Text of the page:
University of Cape Coast Selected to Host Carnegie African Diaspora Fellow

Carnegie African Diaspora Fellowship Program to Support Projects at 43 Universities in Africa

CAPE COAST, May, 2018 – University of Cape Coast was selected by the Carnegie African Diaspora Fellowship Program (CADFP) to host an African Diaspora scholar from the United States to work on a collaborative project on Curriculum Enhancement for Coastal Water Resources Studies and Research Collaboration in Coastal Environmental Processes at the University of Cape Coast (UCC), Ghana. Dr Simon Mariwah will work with Prof. Joseph T. Zume, a Fellow from Shippensburg University of Pennsylvania, Shippensburg, USA.

This project seeks to provide students, both undergraduate and graduate, with opportunities to carry out monitoring of several coastal water resources and environmental parameters. Students’ learning will improve significantly as they become engaged in the process of hands-on data collection, analyses, and interpretation. Likewise, the data generated through the project, over time, will facilitate lecturer research engagements. The need to step up monitoring of water resources, not just around coastal environments, but across Ghana cannot be overemphasised. For example, in coastal communities like Cape Coast, where some residents depend on private groundwater wells, it is necessary to monitor groundwater against saltwater intrusion from the ocean. This is one of the projected impacts of climate change on coastal locations.

The University of Cape Coast Anchorproject is part of a broader initiative that will pair 55 CADFP scholars with one of 43 higher education institutions and collaborators in Ghana, Kenya, Nigeria, South Africa, Tanzania, and Uganda to work together on curriculum co-development, research, graduate teaching, training, and mentoring activities in the coming months.  The visiting Fellows will work with their hosts on a wide range of projects that include controlling malaria, strengthening peace and conflict studies, developing a new master’s degree in emergency medicine, training and mentoring graduate students in criminal justice, archiving African indigenous knowledge, creating low-cost water treatment technologies, building capacity in microbiology and pathogen genomics, and developing a forensic accounting curriculum. To deepen the ties among the faculty members and between their home and host institutions, the program is providing support to several CADFP alumni to enable them to build on successful collaborative projects they conducted in previous years.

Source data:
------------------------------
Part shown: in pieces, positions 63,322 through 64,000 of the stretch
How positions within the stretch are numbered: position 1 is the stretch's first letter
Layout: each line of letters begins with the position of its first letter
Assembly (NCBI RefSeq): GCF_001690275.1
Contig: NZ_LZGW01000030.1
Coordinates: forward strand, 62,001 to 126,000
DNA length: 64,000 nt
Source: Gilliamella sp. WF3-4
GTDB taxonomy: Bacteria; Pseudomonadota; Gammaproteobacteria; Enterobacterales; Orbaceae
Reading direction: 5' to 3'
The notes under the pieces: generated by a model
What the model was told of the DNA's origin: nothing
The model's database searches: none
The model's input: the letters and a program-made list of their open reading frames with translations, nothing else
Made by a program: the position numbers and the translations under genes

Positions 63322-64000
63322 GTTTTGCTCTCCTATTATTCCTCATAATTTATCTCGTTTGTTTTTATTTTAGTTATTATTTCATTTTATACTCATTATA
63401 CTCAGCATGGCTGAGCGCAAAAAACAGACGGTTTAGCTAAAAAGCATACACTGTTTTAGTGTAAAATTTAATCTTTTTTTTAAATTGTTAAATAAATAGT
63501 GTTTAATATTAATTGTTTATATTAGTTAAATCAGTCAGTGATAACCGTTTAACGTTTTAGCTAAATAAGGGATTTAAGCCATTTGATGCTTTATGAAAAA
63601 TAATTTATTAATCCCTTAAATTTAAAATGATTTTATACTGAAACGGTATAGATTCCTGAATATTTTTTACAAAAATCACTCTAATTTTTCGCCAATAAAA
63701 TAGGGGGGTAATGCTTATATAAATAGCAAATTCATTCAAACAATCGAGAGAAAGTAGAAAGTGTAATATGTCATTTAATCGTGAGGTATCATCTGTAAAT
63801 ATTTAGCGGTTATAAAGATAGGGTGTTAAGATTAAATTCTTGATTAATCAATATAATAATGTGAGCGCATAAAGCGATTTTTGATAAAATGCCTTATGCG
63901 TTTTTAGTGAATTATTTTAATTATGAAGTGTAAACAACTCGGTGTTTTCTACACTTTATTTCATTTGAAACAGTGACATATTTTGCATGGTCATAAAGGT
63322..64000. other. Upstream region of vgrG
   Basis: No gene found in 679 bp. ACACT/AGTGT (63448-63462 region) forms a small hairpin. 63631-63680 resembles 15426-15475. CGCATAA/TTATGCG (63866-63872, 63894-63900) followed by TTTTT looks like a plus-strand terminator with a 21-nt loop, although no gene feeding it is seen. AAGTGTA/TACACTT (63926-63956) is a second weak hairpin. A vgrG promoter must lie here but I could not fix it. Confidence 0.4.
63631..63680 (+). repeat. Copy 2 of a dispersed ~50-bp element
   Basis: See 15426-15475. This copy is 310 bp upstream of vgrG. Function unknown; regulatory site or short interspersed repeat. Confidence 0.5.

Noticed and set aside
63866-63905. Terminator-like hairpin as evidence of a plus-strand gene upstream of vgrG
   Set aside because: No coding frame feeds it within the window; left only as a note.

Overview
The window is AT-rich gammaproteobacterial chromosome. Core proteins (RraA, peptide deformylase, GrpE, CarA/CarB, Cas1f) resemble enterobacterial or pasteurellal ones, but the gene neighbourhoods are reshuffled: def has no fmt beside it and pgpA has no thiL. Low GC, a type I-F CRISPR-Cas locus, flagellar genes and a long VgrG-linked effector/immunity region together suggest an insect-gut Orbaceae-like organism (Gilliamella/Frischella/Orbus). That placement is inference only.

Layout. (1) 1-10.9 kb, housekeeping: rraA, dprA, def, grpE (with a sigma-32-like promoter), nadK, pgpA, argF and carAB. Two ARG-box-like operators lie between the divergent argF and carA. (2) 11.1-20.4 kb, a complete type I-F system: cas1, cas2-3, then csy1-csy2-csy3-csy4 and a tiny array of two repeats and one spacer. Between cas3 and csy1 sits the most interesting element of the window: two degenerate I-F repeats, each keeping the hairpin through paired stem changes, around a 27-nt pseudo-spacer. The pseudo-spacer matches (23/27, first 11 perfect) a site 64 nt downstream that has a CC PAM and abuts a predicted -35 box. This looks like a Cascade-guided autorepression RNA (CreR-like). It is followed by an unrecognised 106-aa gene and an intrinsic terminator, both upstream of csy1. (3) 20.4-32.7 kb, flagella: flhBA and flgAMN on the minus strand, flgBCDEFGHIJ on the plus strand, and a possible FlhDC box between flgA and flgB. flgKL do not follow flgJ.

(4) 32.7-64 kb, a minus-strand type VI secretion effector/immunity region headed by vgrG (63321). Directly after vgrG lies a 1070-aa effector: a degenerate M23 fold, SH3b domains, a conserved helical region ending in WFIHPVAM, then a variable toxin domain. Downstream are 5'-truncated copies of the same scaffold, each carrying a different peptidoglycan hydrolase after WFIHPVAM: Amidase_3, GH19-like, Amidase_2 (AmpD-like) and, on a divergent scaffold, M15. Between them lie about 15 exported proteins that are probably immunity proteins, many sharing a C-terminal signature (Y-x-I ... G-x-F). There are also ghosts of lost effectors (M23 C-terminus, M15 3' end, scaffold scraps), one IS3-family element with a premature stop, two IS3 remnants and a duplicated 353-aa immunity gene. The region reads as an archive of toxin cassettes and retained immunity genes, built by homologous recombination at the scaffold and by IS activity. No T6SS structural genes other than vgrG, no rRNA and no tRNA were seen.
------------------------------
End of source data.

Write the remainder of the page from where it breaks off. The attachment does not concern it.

The Carnegie African Diaspora Fellowship Program, now in its fifth year, is designed to increase Africa’s brain circulation, build capacity at the host institutions, and develop long-term, mutually-beneficial collaborations between universities in Africa and the United States and Canada. It is funded by Carnegie Corporation of New York and managed by the Institute of International Education (IIE) in collaboration with United States International University-Africa (USIU-Africa) in Nairobi, Kenya, which coordinates the activities of the Advisory Council. A total of 335 African Diaspora Fellowships have now been awarded for scholars to travel to Africa since the program’s inception in 2013.

Fellowships match host universities with African-born scholars (individually or in small groups) and cover the expenses for project visits of between 21 and 90 days, including transportation, a daily stipend, and the cost of obtaining visas and health insurance .

See full list of 2018 projects, hosts and scholars and their universities.

Please direct all questions related to the application process to

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